Monday, December 31, 2012

Growing up (almost) with Ralph

I grew up in Northwestern Connecticut, in a small town called Winsted, and in high school I used to hang out after school with friends at a restaurant called the Highland Arms.   Like Ralph Nader, who also grew up there, and whose father ran the Highland Arms.

I’m a total fan.  Have been since he made a name for himself with Unsafe at Any Speed, and blew my mind.  How could anybody who grew up where I did be so smart, I wondered.  Didn’t seem possible.  My admiration went off the charts when he not only got General Motors to make safer cars, but then sued them for snooping into his private life and trying to prove he was a homosexual.  He won nearly half a million dollars and used the money to launch a lifetime of worthy causes.

Ralph has a totally different perspective on Winsted.  He never seemed to see it as provincial, as I did, and apparently spent a whole lot less time aching to get away.  On the contrary, he romanticizes the hell out of it as a place where people could walk to work, where you could hear the cows moo one minute and drink their milk the next, and where people gathered regularly for vigorous exchanges of opinion.

Pryamid_Toilet_Pins_New_England_Pin_Co._Winsted_CT_OM.JPG (55926 bytes)Come to think of it, we did have those exchanges in my family, too.  My father and his brothers were Republicans, their father a Democrat, and all our family events – Thanksgiving and Christmas and the 4th of July, were shouting matches where the atmosphere got so hot somebody always had to leave the room to cool off.  That part I liked.   I liked school, too, now that I think of it, and I remember Civics as an important course that involved all of us in town government, where we actually attended town meetings when I was in junior high school.  It’s just that I never thought of that as something to compensate for all the lonely hours feeling like an outsider.  Ralph seems to be an exception in his boosterism.  Others, such as this blogger, who have written about Winsted see it as I do, and far less through rose-colored glasses.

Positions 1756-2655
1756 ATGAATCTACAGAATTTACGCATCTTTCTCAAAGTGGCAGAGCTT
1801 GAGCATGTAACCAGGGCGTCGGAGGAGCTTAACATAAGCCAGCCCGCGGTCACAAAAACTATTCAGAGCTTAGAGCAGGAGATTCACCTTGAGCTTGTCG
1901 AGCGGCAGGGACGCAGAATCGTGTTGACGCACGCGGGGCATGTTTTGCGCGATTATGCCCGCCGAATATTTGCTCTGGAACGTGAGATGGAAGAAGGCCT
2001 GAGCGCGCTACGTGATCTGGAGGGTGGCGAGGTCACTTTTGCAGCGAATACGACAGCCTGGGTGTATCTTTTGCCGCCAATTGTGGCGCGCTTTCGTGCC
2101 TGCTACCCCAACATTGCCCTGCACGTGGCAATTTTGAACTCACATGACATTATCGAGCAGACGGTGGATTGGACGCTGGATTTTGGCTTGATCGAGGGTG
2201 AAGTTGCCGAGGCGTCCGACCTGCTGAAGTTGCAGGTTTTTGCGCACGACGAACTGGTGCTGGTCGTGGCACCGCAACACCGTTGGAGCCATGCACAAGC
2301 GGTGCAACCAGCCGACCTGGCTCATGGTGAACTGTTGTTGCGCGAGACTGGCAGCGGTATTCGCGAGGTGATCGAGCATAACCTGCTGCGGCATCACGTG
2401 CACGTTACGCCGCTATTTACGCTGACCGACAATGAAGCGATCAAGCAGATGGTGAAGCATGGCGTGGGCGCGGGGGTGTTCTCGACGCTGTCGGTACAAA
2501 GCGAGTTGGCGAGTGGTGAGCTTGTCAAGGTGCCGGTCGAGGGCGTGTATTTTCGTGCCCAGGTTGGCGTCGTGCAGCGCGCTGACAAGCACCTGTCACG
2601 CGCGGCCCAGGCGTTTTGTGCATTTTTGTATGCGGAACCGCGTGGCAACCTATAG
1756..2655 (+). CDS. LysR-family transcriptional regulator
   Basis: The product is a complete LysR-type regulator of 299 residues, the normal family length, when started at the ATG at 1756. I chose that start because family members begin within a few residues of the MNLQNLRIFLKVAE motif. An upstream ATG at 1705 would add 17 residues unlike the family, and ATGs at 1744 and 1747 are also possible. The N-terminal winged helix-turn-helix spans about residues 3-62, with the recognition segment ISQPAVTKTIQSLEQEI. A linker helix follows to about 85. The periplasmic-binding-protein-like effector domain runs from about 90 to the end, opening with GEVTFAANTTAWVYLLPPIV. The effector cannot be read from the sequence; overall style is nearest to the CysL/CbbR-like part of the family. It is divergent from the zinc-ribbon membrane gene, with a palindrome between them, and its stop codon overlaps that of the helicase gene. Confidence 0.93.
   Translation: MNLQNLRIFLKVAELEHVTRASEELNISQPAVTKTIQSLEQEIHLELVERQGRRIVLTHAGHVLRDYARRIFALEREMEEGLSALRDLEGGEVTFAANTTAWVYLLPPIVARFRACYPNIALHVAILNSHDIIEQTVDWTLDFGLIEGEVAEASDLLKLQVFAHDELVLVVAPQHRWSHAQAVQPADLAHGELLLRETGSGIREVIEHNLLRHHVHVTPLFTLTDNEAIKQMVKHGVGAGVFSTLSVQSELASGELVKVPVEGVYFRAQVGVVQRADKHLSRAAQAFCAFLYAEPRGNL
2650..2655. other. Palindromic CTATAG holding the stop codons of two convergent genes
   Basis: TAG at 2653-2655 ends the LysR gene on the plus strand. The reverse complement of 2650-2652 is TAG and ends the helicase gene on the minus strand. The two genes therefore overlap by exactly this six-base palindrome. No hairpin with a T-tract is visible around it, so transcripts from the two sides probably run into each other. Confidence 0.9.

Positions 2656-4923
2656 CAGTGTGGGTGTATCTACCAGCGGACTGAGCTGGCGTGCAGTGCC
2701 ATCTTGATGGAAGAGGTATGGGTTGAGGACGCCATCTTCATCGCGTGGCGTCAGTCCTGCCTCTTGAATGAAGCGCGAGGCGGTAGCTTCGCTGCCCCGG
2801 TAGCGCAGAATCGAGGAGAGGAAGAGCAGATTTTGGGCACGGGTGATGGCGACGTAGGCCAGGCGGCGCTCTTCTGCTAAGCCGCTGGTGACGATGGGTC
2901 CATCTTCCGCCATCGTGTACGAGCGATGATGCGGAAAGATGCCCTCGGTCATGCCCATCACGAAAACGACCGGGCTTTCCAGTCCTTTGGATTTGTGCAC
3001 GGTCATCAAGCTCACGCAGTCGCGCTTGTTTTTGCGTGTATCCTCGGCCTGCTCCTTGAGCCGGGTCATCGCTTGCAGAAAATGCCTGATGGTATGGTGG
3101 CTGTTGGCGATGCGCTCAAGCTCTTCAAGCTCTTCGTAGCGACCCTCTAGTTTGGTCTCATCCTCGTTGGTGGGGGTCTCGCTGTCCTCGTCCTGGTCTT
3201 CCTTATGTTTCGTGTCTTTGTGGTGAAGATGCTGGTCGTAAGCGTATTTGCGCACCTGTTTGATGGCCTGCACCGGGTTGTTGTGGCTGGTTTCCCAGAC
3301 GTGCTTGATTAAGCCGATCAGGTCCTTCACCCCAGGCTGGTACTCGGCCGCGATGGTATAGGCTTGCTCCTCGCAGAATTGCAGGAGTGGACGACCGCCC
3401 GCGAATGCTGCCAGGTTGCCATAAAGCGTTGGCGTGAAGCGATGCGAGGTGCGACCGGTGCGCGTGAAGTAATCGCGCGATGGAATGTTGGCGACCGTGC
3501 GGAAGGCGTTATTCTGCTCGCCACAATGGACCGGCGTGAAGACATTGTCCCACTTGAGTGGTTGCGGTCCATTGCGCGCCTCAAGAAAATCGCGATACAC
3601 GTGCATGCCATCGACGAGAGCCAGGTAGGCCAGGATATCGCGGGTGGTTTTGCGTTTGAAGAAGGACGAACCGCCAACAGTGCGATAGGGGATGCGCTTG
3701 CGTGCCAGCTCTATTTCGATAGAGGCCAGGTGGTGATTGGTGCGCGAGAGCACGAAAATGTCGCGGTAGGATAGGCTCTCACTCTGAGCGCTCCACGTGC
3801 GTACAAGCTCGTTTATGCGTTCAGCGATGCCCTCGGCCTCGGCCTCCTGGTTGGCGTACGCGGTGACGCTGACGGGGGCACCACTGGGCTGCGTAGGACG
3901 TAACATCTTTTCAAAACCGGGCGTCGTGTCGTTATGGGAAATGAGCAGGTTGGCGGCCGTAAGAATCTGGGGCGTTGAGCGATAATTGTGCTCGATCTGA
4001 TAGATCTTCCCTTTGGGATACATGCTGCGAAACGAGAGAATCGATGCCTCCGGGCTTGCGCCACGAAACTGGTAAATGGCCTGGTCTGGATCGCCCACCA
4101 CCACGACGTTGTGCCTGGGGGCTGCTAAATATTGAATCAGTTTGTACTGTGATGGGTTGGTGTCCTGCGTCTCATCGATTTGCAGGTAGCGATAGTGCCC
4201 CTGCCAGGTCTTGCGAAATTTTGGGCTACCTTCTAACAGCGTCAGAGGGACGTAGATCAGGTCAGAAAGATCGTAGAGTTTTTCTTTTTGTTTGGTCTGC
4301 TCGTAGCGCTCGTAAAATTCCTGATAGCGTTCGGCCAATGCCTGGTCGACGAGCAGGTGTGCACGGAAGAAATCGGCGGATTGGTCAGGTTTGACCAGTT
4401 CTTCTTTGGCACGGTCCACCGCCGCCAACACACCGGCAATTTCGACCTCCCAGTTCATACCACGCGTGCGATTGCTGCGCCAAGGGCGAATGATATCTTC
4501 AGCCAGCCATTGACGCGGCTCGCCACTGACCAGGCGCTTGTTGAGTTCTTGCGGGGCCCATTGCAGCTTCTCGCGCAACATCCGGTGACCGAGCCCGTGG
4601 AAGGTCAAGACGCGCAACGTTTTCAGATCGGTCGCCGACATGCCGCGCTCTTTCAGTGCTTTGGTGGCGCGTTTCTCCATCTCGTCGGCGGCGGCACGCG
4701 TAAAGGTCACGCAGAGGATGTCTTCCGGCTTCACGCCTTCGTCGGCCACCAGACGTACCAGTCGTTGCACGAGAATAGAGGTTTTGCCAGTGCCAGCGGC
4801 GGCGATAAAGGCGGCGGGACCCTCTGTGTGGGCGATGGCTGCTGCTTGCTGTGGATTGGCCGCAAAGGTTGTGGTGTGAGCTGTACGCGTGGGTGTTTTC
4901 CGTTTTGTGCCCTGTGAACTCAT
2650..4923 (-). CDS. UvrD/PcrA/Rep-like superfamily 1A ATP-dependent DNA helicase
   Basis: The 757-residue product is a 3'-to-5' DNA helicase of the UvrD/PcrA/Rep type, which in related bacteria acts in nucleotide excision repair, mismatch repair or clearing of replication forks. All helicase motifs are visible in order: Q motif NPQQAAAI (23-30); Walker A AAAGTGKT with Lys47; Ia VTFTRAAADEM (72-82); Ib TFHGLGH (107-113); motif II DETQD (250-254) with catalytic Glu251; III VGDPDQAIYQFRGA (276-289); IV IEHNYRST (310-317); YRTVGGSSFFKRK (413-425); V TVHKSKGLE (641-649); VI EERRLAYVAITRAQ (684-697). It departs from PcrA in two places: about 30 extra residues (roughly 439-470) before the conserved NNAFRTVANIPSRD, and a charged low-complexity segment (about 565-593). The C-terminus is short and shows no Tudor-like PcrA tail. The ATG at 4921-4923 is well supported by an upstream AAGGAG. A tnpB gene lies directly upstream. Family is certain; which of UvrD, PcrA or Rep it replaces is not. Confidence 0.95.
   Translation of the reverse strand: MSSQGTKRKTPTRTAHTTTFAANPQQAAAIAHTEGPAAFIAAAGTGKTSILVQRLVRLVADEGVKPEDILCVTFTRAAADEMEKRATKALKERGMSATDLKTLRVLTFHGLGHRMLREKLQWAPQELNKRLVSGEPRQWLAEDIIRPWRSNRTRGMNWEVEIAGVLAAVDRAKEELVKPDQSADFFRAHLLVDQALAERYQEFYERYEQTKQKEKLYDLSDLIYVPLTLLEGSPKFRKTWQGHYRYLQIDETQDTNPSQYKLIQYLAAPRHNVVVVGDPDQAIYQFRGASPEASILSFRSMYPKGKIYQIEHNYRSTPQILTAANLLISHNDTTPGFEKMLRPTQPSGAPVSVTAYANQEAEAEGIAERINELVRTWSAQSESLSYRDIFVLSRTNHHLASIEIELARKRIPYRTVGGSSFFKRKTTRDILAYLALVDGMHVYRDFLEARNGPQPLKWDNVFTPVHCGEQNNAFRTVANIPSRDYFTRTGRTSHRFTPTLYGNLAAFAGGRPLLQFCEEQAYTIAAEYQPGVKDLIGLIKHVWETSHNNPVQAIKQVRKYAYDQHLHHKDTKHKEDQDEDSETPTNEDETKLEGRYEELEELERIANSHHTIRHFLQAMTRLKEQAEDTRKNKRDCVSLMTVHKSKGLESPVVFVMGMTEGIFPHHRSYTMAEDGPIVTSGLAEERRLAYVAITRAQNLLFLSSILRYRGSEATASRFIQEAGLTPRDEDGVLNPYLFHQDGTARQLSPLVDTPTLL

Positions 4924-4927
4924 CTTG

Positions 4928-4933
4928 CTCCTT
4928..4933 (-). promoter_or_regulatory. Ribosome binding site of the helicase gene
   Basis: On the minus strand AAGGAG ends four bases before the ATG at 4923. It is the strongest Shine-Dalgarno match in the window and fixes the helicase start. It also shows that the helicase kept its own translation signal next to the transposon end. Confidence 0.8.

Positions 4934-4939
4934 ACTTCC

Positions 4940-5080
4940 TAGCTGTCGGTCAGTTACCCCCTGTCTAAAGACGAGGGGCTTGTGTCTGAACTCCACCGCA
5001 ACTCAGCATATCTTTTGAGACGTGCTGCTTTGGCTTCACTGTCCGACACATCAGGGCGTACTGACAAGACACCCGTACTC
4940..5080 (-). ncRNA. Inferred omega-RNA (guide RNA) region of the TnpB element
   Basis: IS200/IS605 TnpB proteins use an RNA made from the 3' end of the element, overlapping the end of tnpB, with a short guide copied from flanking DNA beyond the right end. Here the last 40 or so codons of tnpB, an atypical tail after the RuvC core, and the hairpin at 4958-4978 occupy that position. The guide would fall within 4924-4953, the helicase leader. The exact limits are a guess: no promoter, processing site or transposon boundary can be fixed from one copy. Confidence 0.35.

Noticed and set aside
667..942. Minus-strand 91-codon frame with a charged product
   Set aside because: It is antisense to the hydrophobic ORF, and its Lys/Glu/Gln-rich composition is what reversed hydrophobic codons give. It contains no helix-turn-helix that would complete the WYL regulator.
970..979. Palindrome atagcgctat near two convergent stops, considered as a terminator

The Nader family was exceptional.  I doubt anybody would dispute that.  Ralph’s mother, Rose, became an activist in her own right.  His sister, Laura, made a name for herself as an anthropologist and teaches here at Berkeley.  She never ran for president, but with 280 publications to her name, she’s no also-ran Nader.  And their older brother Shafeek turned the high school we all went to into Northwestern Connecticut Community College, so he was no slouch, either.  Nor, for that matter was the fourth sibling, a sister, Claire, who was once chairman of the board at the Council for Responsible Genetics, and has a Ph.D. in political science.  Obviously those conversations around the table at dinnertime when the Nader kids were young had a powerful effect. 

Shafeek was born in 1926, Claire in 1928, Laura in 1930 and Ralph, the baby, in 1934.  That means Ralph went through Central Junior High School and The Gilbert School before me and I can’t claim him as a classmate.  I just got a call from my friend Mary Ann, however, who mentioned that he was often at their house, because he and her brother were friends.  Ralph was also friends with David Halberstam, another Winsted notable I get to lay claim to.  Halberstam was the New York Times Pulitzer Prize winner for his work on the Vietnam War and author of a book that pissed off JFK so badly he wanted the New York Times to fire him.  The Best and the Brightest, if I remember right.

Not bad for a town of about 8000 people, don’t you think?

My admiration for the man lost its lustre when he looked and felt for all the world like the spoiler in the Bush/Gore contest.  I’m getting it back again, just listening to him, still at it after all these years, still ploughing away at a hopeless situation, complaining about people like me who throw up their hands in despair at the loss of democracy.  We can get it back, he insists.  We just have to work locally and keep at it.

I recommend you give his arguments a good listen, if you haven’t lately.  Start with the interview he gave with Christopher Lydon, who actually went to Winsted to walk around with him.  

Then, if you’d like more, read what he writes about growing up in Winsted and in a family which has to be one of the all-time best known success stories of child-rearing.  We should all have been so lucky.  It’s called The Seventeen Traditions.   I urge you to buy the book and give Ralph the royalties.  But I have to admit I read the book on line and wouldn’t blame you for doing the same, since I didn’t want to wait and it was offered gratis.

And then to get an idea where Ralph’s mind is now, listen to the common sense that he delivers so casually in an interview about his latest book Seventeen Solutions

One could do worse than share a home town with Ralph Nader.


William D. Lindsey said...

"On the contrary, he romanticizes the hell out of it as a place where people could walk to work, where you could hear the cows moo one minute and drink their milk the next, and where people gathered regularly for vigorous exchanges of opinion."

You can flat write, Alan McCornick! And in Southern parlance (and, who knows, other parlances?), that's a huge compliment.

Thank you for your great blog, this new year's day C.E. 2013.

Stephanie said...

Wow! this is a great place to grow up in. This is a fun read :) Keep up the great work!